Toxoplasma gondii infection among pregnant women in Yemen: Factors associated with high seroprevalence
Introduction: Although toxoplasmosis is an important public health problem, there is scarcity of data on the disease available from Yemen. A cross-sectional survey was conducted in health facilities to determine seroprevalence of Toxoplasma gondii and associated risk factors among pregnant women in Sana’a, the capital city of Yemen.
Methodology: A total of 593 pregnant women were included and examined for anti-T. gondii antibodies (Ab) using enzyme-linked immunosorbent assay. Bio and socio-demographic data were collected by pre-tested structured questionnaires through face-to-face interviews.
Results: The overall seroprevalence of T. gondii was 45.4% (95% confidence interval: 41%–49%). The prevalence of anti-T. gondii IgG and IgM was 43.7 (95% CI: 40–%48%) and 9.1% (95% CI: 7%–12%), respectively. About 7.4 (95% CI: 6%–10%) of pregnant women were seropositive for both IgG and IgM Abs. Multivariate logistic regression analysis identified the following risk factors for toxplasmosis (IgG and/or IgM): age ≥ 25 years (adjusted OR: 2.02, 95% CI: 1.44–2.84, p < 0.001), rearing cats in the house (OR: 1.75, 95% CI: 1.20–2.55, p = 0.004), and contact with soil (OR: 1.90, 95% CI: 1.32–2.75, p = 0.001).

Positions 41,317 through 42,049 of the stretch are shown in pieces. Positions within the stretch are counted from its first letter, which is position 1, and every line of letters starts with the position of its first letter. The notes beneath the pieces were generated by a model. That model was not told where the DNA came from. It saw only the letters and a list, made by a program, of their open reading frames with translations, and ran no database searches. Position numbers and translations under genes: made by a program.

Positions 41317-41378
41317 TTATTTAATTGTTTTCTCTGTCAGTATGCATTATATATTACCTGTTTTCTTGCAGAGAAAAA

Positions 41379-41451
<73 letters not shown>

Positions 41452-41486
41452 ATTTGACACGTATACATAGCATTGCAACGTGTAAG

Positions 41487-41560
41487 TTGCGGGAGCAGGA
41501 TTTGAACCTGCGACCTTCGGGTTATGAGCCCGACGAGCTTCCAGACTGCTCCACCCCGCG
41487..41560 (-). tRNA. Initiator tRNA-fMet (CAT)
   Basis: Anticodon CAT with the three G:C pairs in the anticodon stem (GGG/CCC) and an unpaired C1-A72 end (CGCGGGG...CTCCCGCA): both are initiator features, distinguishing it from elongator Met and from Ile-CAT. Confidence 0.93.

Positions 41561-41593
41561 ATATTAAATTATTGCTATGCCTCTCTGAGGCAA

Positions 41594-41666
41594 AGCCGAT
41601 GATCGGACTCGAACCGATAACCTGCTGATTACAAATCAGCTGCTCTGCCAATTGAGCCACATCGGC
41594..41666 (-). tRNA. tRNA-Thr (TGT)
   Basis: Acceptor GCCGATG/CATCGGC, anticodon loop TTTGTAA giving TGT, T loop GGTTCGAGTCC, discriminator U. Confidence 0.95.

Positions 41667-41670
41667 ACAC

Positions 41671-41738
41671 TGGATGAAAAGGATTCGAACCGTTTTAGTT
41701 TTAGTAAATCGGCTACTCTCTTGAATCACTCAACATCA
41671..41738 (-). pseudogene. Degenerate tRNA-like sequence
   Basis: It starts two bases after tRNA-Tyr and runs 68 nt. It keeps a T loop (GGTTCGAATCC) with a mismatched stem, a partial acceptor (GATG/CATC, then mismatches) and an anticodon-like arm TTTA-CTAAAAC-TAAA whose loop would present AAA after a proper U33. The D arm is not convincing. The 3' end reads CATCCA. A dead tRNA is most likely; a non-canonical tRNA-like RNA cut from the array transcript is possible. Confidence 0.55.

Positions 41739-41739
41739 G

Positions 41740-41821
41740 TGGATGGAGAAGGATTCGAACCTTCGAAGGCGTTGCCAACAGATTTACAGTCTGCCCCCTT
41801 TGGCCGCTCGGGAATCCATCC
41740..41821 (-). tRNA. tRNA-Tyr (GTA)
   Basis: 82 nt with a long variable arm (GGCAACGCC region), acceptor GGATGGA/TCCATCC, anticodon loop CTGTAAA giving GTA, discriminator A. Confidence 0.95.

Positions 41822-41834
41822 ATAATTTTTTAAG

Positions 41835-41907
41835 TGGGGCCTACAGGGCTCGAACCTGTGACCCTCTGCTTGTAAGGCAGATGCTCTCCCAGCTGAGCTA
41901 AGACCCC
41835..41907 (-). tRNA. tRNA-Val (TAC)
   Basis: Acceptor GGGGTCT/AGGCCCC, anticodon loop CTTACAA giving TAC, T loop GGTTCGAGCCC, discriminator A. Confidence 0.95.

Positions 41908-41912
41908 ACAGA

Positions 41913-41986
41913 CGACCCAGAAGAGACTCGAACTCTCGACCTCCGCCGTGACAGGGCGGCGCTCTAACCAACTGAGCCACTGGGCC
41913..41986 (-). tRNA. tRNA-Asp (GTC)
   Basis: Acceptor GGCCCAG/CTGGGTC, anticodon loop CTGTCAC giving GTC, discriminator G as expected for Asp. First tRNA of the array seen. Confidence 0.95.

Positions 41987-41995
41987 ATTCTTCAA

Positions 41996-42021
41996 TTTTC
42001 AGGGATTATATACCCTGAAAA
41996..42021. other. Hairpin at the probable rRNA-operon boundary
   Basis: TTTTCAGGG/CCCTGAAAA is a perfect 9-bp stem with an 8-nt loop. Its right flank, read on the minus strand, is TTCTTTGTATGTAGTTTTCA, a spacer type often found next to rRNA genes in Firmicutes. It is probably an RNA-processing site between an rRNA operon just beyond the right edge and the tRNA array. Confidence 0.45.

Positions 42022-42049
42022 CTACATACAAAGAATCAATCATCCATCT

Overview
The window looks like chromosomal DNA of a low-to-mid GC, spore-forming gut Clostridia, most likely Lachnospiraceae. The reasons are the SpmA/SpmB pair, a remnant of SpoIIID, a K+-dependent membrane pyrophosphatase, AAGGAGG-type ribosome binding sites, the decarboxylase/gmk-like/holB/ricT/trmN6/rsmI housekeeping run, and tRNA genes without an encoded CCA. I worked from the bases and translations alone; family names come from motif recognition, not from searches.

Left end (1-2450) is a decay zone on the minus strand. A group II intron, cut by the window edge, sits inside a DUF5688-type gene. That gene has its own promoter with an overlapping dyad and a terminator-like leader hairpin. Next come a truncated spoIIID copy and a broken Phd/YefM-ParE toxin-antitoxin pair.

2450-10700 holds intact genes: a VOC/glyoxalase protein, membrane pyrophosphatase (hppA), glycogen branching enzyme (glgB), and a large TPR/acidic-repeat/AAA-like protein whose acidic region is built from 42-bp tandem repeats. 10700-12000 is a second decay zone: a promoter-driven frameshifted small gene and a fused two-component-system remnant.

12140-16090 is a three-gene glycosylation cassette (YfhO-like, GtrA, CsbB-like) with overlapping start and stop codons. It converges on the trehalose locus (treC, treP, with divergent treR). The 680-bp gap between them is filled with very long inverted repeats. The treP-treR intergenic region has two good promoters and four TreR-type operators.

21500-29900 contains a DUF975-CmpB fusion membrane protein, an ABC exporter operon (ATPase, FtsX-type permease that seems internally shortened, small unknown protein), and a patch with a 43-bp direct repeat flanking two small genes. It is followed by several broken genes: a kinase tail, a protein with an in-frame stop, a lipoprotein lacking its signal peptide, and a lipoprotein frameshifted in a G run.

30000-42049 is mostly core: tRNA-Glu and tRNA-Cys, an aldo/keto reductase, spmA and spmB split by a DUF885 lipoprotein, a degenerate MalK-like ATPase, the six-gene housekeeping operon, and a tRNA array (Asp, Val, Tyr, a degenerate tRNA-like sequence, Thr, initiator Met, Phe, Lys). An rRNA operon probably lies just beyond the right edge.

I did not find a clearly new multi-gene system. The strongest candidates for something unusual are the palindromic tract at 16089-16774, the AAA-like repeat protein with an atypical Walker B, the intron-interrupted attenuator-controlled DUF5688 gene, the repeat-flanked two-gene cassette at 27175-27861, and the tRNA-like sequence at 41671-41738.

Conclusions: The study reported high seroprevalence among pregnant women in Sana’a, Yemen, with a high proportion of pregnant women having a possibility of acute toxoplasmosis. This highlights the need for including routine screening for T. gondii in pregnant women in the country’s antenatal clinics. In addition, health education on the mode of transmission of toxoplasmosis should be provided for pregnant women in Yemen.
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